There it is! 4mm high (or not-so-high). Stiched with a strand of my own hair, because I didn’t have any thread that was fine enough. This is the only time my fingers have felt too big when bookbinding. I did almost everything with the point of a needle.

The cover paper wraps around the front edges of the cover to become a pasted-in endpaper (there’s a word for that, I know it). I had to thin it out with sand paper to make it flexible enough to use. The bookblock is of very thin japanese paper.

I think I could make something smaller…

 

Another book

I love books with open backs. Not using them – they’re far to flimsy for me – but making them. There’s just so much you can do with them.

This one has some sort of jewelry theme. A figure with a hanging necklace on the front, a necklace clasp as fastening, and made with oriental stitching with glass beads and velvet ribbon.

The Game by Diana Wynne Jones

Today the exhibition with the dragon book opens in Falun, so with some kind of logic, I decided to show you what I made for last year’s exhibition: The Game by Diana Wynne Jones, bound for the exhibition ”Kometen Kommer”.

Kometen kommer would be the comet is coming in English, and the exhibition is inspired by the meteorite that fell here in Dalarna, Sweden some 377 million years ago. So the books we’ve made are a lot about space and stars and comets – and The Game was really the perfect book to make.
Since the book wasn’t of the kind that can be easily taken apart, I scanned and printed it. Each chapter got its own size and font. Then I dyed all of them in tea.

I printed the covers on better paper (Hahnemühle butten ingres) and drew the pictures on them. (Possibly spoilery text under the pictures)

I forgot to print the last part of the book, A NOTE ABOUT THE CHARACTERS, in time to dye it with the rest, so that got to be around the box that would become the base of the book instead. Then I got some metal wire (copper and something else, I don’t know exactly, but probably iron) and started putting it all together, with small glass beads representing the golden apples.

1
When Hayley arrived at the big house in Ireland, bewildered and in disgrace, rain was falling and it was nearly dark. Her cousin Mercer had called the place just “the Castle.”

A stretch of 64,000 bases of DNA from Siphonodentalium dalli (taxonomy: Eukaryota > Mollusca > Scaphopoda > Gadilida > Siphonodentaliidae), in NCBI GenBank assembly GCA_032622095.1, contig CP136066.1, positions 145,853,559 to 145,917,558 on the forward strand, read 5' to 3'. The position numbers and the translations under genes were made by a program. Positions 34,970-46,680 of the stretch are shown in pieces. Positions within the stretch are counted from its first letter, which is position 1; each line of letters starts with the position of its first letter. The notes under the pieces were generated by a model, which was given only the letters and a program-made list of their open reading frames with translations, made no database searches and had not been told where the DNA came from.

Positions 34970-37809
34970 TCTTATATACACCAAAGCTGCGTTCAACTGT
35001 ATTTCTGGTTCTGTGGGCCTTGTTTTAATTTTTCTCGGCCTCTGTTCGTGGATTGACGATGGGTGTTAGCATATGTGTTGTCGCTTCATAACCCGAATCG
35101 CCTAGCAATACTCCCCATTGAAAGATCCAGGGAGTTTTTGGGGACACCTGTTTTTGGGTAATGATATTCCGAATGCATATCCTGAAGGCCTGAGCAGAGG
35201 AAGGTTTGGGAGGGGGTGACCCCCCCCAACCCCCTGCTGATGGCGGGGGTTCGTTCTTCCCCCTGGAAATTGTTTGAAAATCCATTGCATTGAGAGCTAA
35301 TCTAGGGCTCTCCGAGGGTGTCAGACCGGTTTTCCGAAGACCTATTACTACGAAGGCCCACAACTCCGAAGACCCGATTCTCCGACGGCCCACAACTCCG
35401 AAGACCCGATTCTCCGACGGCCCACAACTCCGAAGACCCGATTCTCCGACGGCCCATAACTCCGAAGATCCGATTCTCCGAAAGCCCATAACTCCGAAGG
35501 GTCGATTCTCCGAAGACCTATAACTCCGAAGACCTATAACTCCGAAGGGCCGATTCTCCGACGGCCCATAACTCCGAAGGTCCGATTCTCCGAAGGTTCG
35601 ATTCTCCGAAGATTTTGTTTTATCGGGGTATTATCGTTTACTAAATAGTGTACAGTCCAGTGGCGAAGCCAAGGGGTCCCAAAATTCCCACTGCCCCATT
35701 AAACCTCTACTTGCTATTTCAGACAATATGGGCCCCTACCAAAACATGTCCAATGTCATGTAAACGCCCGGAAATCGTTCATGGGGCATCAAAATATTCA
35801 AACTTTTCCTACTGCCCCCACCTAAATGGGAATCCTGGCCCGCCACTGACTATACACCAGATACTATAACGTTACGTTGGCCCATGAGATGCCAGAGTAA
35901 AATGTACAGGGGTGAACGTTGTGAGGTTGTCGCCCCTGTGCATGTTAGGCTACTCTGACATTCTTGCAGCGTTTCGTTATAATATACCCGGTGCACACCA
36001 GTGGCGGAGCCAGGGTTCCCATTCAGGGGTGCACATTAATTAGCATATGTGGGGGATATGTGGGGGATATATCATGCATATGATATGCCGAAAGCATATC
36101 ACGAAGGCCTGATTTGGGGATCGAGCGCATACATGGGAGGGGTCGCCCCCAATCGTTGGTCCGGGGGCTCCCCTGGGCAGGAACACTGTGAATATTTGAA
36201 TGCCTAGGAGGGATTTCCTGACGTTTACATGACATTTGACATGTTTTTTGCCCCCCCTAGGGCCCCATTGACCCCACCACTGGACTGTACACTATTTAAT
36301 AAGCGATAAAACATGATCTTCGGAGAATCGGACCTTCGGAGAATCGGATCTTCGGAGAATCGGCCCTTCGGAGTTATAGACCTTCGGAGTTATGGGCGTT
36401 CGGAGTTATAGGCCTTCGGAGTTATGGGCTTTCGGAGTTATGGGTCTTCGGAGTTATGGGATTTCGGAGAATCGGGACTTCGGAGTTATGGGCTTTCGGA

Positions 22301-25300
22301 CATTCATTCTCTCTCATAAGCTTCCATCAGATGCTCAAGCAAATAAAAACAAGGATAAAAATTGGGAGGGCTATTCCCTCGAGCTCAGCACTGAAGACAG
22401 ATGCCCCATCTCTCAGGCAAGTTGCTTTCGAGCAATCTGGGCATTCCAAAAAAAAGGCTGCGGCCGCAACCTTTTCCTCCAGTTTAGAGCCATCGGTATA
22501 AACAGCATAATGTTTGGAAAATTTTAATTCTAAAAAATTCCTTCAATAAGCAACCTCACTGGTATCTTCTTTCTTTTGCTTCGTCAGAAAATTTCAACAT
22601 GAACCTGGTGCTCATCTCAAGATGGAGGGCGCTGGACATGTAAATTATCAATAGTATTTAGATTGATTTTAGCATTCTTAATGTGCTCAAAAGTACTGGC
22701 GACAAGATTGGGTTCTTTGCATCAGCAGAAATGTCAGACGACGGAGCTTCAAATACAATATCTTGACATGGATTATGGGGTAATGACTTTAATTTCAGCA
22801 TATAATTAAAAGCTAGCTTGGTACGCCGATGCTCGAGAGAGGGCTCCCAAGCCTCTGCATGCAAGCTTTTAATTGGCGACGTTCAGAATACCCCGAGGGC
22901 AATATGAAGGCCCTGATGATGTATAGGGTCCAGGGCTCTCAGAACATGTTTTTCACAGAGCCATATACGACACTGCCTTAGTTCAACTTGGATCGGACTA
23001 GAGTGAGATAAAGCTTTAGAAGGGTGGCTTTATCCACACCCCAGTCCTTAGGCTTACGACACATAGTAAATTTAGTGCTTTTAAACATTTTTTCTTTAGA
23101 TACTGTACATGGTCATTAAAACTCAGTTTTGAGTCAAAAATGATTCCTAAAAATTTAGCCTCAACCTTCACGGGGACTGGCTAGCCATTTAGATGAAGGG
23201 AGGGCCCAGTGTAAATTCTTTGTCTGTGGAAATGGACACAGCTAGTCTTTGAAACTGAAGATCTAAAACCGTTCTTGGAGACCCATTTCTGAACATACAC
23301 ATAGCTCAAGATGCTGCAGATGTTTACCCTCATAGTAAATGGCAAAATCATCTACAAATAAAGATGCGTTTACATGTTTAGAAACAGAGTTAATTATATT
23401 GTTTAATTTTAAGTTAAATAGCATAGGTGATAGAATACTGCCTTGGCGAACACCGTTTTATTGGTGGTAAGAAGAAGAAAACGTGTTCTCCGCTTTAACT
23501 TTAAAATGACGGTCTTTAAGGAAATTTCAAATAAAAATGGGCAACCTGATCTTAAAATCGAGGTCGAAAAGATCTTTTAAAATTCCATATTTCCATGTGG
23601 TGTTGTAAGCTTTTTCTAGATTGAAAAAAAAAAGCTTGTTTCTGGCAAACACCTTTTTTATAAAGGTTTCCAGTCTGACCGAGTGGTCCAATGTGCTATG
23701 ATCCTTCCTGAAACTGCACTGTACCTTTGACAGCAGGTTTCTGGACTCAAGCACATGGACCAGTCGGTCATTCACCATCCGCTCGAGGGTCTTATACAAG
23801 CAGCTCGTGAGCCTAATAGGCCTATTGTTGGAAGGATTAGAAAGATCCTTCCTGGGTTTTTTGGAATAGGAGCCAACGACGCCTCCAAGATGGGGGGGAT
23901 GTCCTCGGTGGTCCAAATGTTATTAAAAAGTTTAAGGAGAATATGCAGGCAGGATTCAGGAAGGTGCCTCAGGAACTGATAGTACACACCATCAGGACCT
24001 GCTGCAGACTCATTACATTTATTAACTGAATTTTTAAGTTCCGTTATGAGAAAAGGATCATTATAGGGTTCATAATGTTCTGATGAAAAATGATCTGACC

2
Then [Grandad] showed her atoms, molecules and germs—after which Hayley for a long time confused all three with planets going round the sun and, when Grandma insisted that you washed to get rid of germs, wondered if Grandma was trying to clean the universe off her.

3
He had stood, for as long as Hayley could remember, rain or shine, in the exact same place outside the pub called The Star, playing high sweet notes on a shabby little violin that looked much too small for him.

4
A young lady in a white dress came down the bank towards the shore. When she was right beside the water, she looked around, grinning mischievously, and crouched down. Her white dress melted into her all over and she was suddenly a swan.

5
For a moment, she thought she was crying. Drops were falling heavily on the pretend cat and then splashing onto her leg. It was only when more drops fell on her head that Hayley realised the water must be coming from somewhere else.

6
The next day, it was hard to believe that it had ever rained. Hayley woke to find the sky a bright heavenlike blue with great snowy clouds hustling across it.

7
Hayley looked at her card. It said, FETCH A GOLDEN APPLE FROM THE ORCHARD OF THE HESPERIDES.

8
She was a proper comet, not like Tollie’s pretend one. Her hair gathered together and flung itself out ahead of her like the flame on a blowtorch. Behind it, her body was a small, curled-up, icy ball.

9
There was a hill to one side, and she could dimly see someone trying to heave a boulder up it.

10
He and Harmony held the tall longbow steady while Hayley picked and peeled at one of the lower twinkles. To her relief, it came free quite easily and rolled into her palm like a small loose diamond. Very carefully, she zipped it away into the smallest of her trouser pockets.

11
Another woman came along with a huge earthenware jar of wine and tipped it into the first woman’s face. “Drink up!” she shrieked. “Drown your sorrows!”

12
Part of the clump immediately rose up into a tall, square shape. It unfolded two long legs like chicken legs and stalked towards them. When it reached Martya, it stopped and let down a ladder from the balcony on its front. “Is my hut,” Martya said.